What’s the Best Medicare Plan?
If anybody definitively tells you, "The best Medicare plan is _____,” you’ll know they don’t quite understand Medicare.
Medicare is not a one-size-fits-all program. A plan that’s best for one person might be a terrible plan for someone else. The most important thing to understand is that once you learn how Medicare works, you’ll be able to find the best Medicare plan for you.
What is Medicare?
Medicare is a government health care program for anyone 65 or older and for people with qualifying disabilities. When starting out in Medicare, you’ll have a few options, but the main decision comes down to how you want to get your coverage. You can stick with the side of Medicare that’s operated by the government, or you can switch to the side that’s managed by private insurance companies. We’ll get into the basics of each below.
Want to learn more about Medicare? We created a video series to help kick-start your journey.
Original Medicare: Government-run health care
The government-operated side of Medicare is called Original Medicare, which consists of two parts: Part A and Part B. People can enroll in Medicare Part A or Part B, but most enroll in both since they cover most of your health care needs.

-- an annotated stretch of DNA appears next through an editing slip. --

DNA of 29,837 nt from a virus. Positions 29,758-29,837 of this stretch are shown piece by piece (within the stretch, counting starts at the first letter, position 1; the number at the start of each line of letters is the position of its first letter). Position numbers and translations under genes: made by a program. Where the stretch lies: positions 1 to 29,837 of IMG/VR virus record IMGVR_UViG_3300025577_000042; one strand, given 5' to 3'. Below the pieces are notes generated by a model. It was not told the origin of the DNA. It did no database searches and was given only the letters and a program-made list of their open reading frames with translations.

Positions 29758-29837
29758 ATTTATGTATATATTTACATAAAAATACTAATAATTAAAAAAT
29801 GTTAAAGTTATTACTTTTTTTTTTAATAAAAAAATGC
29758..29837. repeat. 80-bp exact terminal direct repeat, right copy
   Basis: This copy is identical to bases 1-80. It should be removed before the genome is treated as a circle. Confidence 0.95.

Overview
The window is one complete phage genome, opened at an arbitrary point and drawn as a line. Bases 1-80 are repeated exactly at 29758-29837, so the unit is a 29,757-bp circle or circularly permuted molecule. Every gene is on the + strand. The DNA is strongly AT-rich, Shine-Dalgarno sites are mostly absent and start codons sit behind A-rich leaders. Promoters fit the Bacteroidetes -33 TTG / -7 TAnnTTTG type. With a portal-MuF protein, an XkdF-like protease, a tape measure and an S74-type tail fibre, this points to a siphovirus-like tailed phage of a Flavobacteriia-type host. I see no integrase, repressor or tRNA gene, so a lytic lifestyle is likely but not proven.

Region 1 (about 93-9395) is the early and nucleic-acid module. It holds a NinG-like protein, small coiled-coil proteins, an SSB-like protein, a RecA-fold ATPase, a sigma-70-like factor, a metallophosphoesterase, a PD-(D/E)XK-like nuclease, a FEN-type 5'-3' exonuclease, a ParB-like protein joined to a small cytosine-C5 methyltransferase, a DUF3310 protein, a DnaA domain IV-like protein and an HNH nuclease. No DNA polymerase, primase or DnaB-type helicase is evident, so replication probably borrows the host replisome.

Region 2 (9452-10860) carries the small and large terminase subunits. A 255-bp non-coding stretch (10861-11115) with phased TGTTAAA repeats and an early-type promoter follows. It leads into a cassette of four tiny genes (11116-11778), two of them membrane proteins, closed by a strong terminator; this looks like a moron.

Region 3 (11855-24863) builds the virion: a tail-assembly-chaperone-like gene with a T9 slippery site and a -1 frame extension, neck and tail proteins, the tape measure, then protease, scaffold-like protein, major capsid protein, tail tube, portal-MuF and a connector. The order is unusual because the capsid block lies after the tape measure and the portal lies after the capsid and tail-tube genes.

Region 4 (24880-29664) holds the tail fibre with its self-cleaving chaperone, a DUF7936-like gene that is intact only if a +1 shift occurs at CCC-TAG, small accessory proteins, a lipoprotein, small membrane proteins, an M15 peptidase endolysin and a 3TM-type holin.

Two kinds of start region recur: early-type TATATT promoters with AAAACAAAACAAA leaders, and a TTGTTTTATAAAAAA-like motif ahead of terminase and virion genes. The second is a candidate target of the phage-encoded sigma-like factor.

What is Medicare Part A?
Part A covers inpatient hospital and skilled nursing facility stays. Part A is often called “hospital insurance.”
What is Medicare Part B?
Part B provides coverage to see doctors or specialists, get procedures, and a lot of general medical necessities other than prescription drugs. Part B is often called “medical insurance.”
Pros of Original Medicare
Original Medicare is a good fit for people who travel frequently within the country. That’s because Original Medicare doesn’t limit beneficiaries to a network—it works with every doctor who accepts Medicare, nationwide.
Original Medicare could be a good option for people who like to custom-tailor their plans to their needs. Besides Part A and Part B, beneficiaries can add a standalone Part D plan to cover prescription medications. Beneficiaries can also add a Medigap (or Medicare Supplement) plan to help cover their Medicare costs.